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"That was a memorable day to me, for it made great changes in me. But, it is the same with any life. Imagine one selected day struck out of it and think how different its course would have been. Pause, you who read this, and think for a long moment of the long chain of iron or gold, of thorns or flowers, that would never have bound you, but for the formation of the first link on that memorable day."

--Excerpt from Great Expectation

How to understand the bold "but"? As I can't see transition between "the formation" and "the long chain".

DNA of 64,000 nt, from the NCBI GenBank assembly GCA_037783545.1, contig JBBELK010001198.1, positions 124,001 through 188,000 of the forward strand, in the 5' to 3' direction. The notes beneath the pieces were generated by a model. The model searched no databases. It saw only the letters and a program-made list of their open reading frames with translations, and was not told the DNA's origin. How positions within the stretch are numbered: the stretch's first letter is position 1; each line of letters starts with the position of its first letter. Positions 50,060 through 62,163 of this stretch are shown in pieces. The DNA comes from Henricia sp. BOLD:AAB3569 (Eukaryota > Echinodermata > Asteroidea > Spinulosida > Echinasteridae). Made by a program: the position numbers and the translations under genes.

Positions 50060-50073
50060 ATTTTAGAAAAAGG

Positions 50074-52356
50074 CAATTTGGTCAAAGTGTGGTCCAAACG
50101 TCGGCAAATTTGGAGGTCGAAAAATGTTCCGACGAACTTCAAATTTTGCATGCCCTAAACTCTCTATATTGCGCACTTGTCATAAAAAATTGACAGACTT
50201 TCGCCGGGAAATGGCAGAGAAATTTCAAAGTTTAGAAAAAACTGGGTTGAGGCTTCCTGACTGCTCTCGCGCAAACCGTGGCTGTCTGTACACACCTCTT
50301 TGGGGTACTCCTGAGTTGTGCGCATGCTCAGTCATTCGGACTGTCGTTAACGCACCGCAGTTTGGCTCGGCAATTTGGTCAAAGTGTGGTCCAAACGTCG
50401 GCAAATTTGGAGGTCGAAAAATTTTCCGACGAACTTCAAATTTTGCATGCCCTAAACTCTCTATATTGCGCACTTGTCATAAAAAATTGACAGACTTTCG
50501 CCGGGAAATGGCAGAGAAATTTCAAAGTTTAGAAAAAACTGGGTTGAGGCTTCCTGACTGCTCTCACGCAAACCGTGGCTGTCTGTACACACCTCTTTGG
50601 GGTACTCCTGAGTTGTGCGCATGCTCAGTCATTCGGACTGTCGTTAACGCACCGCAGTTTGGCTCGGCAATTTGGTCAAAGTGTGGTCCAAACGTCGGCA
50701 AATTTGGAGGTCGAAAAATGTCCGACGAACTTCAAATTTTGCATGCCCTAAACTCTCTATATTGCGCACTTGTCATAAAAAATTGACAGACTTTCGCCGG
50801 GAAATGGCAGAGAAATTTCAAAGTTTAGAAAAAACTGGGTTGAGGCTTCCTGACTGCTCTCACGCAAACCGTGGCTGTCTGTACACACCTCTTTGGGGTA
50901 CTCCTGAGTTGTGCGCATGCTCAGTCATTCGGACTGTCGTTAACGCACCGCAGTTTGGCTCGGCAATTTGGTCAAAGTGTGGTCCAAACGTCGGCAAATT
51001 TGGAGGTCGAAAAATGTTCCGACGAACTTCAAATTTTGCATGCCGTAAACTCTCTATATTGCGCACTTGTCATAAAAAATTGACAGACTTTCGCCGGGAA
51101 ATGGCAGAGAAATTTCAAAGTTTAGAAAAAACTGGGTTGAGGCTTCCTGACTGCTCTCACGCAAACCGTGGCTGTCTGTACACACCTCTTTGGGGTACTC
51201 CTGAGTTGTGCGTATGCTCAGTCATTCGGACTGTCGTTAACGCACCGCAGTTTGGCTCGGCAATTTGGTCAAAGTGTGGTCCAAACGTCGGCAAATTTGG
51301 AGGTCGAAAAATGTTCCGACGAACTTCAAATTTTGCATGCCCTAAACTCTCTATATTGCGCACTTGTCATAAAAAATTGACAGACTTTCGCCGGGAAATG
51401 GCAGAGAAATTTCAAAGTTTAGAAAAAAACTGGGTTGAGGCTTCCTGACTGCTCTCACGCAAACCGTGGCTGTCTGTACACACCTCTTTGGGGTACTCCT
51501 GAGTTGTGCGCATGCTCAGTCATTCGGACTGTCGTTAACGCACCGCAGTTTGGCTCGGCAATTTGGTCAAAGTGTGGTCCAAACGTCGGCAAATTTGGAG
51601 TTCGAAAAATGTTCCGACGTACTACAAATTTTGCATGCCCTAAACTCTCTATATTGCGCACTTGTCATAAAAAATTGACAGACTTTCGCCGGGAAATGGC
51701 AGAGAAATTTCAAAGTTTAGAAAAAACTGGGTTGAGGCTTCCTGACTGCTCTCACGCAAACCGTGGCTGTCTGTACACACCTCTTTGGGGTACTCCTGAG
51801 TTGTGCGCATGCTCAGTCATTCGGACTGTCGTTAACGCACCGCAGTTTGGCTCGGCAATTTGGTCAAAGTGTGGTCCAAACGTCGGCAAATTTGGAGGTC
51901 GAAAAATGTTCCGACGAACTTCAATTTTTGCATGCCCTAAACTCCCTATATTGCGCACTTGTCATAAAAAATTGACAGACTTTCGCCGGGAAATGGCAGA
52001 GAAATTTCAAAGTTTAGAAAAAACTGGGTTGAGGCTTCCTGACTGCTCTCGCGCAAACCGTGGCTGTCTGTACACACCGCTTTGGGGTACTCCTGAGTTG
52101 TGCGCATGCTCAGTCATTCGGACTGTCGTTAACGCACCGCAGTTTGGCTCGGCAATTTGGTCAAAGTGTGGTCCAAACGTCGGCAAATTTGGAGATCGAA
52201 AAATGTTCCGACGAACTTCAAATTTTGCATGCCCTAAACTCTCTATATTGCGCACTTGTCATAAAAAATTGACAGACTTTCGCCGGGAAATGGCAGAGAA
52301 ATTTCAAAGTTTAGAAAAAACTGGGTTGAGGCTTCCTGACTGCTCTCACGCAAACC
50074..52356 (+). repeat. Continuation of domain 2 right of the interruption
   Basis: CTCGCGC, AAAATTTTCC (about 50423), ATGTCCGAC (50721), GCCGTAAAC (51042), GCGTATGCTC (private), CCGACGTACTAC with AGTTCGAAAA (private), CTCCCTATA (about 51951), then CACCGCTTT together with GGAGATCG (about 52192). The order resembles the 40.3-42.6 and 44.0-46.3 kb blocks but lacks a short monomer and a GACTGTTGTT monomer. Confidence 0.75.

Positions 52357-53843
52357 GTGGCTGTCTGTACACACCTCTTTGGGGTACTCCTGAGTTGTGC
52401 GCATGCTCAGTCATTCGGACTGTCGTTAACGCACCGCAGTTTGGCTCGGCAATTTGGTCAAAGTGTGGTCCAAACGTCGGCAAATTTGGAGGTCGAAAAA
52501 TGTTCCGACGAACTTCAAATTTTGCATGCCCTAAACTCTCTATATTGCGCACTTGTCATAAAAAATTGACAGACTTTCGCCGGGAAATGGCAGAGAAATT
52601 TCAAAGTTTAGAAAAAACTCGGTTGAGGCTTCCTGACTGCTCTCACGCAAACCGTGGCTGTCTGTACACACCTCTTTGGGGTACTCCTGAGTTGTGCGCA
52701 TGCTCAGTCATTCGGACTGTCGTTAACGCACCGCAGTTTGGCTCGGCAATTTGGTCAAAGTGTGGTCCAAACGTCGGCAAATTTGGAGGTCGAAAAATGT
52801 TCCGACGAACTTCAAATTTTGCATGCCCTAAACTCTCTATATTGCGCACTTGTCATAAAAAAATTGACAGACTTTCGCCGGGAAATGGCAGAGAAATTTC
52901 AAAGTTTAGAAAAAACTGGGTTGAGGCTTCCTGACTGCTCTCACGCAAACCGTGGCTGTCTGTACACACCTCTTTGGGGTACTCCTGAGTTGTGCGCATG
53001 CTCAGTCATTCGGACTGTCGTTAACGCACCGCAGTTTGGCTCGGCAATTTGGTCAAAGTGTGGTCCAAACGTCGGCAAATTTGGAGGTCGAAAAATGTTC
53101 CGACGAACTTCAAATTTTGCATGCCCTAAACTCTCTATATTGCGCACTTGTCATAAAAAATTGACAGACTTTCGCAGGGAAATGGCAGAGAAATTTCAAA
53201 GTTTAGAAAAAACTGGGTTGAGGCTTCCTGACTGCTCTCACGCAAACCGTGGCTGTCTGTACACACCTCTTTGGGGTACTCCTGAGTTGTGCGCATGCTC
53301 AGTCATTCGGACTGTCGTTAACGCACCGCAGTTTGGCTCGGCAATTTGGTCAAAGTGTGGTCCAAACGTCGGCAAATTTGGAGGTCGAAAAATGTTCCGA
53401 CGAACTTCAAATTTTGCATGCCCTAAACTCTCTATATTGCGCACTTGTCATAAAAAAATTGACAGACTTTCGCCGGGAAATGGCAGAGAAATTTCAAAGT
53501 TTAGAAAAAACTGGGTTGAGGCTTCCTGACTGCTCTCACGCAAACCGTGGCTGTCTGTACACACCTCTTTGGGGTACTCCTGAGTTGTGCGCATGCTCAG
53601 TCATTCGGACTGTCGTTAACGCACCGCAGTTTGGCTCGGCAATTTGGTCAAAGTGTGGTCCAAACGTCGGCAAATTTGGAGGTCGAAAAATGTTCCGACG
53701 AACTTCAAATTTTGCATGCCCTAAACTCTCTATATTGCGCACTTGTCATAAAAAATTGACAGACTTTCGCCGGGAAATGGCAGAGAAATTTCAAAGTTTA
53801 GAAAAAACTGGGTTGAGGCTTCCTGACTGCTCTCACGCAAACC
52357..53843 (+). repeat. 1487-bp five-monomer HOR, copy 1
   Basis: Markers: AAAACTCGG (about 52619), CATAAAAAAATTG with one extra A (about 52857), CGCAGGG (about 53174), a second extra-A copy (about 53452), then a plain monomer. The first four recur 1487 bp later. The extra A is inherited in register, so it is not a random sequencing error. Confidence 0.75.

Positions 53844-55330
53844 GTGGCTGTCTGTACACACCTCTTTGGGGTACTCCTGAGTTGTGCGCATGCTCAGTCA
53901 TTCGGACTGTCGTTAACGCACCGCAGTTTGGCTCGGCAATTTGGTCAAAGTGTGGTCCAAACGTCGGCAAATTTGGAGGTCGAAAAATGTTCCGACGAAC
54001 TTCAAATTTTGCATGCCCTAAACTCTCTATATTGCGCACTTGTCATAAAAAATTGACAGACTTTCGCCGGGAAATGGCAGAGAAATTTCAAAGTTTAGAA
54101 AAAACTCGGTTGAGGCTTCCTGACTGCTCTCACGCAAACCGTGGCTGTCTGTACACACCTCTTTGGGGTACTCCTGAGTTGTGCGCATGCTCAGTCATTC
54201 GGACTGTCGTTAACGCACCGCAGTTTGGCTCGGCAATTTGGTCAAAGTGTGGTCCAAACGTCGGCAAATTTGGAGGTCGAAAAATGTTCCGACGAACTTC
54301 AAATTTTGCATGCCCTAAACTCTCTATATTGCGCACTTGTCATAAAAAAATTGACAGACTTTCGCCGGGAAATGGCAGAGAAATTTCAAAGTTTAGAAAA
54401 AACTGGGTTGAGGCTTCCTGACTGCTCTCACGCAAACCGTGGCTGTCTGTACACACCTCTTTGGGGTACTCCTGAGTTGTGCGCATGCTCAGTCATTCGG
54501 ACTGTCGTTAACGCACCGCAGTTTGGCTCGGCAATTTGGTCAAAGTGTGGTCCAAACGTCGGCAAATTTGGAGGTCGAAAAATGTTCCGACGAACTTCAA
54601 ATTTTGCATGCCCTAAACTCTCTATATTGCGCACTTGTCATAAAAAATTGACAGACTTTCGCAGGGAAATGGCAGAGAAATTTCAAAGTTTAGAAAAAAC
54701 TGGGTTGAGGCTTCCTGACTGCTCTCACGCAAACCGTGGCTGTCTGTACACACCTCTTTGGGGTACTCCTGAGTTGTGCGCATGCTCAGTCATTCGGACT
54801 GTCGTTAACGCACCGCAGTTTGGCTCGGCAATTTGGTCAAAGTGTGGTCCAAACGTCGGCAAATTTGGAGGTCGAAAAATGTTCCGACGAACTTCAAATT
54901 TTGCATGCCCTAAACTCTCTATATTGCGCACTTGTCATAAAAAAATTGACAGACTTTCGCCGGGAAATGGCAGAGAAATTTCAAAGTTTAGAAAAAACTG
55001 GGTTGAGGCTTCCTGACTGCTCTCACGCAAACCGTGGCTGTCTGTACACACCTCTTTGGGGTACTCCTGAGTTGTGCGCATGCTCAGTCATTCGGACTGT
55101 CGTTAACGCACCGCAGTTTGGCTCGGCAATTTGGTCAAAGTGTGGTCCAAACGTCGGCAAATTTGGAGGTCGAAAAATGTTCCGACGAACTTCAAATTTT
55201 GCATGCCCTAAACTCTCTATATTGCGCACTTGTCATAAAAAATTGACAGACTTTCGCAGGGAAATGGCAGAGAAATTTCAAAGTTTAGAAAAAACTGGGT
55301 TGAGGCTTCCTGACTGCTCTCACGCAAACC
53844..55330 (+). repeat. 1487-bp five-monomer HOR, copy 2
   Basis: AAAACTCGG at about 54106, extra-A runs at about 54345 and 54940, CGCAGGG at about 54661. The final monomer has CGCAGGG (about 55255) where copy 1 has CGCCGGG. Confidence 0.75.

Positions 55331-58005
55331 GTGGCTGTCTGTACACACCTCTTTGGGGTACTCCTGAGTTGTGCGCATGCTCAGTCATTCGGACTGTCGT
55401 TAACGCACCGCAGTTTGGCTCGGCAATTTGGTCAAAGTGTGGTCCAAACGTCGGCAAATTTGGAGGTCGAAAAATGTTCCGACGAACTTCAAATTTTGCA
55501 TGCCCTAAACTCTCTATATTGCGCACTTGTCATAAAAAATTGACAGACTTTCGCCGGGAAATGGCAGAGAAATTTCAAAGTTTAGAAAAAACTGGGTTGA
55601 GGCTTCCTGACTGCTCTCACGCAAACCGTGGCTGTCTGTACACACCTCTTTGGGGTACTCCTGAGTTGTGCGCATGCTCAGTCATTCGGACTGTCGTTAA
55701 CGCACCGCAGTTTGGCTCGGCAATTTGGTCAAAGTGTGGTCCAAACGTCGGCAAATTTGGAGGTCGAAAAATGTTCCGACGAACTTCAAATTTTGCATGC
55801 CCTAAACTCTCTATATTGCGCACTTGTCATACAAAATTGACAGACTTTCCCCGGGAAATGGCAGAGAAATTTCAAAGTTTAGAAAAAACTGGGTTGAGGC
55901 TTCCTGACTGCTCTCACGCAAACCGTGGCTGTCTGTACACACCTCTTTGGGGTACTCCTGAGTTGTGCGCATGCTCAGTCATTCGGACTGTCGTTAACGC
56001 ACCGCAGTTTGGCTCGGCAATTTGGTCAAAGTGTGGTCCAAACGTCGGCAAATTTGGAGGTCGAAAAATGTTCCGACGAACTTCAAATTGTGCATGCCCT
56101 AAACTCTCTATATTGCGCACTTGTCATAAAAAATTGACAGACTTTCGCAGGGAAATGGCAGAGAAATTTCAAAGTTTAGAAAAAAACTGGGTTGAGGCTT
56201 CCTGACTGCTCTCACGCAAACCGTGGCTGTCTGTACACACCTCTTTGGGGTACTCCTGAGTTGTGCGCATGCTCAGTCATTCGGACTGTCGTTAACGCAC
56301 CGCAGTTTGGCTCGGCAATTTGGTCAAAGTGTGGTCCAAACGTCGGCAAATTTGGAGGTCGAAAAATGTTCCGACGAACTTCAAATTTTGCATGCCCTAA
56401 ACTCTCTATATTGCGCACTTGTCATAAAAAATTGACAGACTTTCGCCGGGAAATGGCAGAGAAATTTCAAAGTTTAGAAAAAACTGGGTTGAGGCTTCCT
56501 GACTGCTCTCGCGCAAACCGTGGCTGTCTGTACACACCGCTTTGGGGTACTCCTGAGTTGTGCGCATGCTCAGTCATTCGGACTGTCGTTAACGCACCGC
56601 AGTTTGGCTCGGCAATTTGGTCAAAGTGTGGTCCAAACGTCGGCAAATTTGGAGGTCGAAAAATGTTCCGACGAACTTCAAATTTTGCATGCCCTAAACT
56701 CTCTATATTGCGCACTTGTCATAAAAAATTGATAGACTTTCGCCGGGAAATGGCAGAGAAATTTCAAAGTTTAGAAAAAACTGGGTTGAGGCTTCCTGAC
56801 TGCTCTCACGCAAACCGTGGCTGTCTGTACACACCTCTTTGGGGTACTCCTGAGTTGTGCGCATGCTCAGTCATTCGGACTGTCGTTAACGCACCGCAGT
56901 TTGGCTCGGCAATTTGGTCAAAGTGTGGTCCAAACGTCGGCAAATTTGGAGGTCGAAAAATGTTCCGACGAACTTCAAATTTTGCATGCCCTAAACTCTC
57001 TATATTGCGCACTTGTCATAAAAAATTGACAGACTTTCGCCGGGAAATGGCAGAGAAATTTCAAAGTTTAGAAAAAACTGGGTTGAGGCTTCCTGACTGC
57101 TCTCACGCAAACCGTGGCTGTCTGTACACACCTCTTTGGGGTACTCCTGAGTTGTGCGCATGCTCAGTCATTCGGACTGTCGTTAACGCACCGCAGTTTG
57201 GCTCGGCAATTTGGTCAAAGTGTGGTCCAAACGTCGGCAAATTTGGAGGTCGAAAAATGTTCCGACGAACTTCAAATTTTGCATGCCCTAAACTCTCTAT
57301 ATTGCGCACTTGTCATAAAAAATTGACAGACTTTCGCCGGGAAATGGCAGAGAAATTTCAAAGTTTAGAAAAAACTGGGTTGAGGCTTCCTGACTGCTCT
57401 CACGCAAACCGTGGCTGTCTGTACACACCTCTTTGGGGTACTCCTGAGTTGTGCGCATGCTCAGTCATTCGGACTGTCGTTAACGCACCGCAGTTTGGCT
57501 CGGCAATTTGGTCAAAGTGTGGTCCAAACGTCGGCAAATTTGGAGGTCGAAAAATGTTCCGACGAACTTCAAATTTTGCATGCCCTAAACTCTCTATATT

• See Rathony's answer. – Marv Mills Dec 10 '15 at 16:49
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You have to look up but for to understand the meaning:

Except, except for, not counting; were it not for

[Wiktionary]

In the sentence, if it had not been for or had it not been for could be substituted for but for.

Example:

But for your help, I would not have succeeded.

If it had not been for your help, I would not have succeeded.

Without your help, I would not have succeeded.

  • It explains the matter exactly. I didn't know the combinition of 'but' and 'for'. Thanks. – HUANG Taizi Dec 10 '15 at 16:49
  • @HUANGTaizi Glad that I could help. There is a related question. :) – user140086 Dec 10 '15 at 16:52

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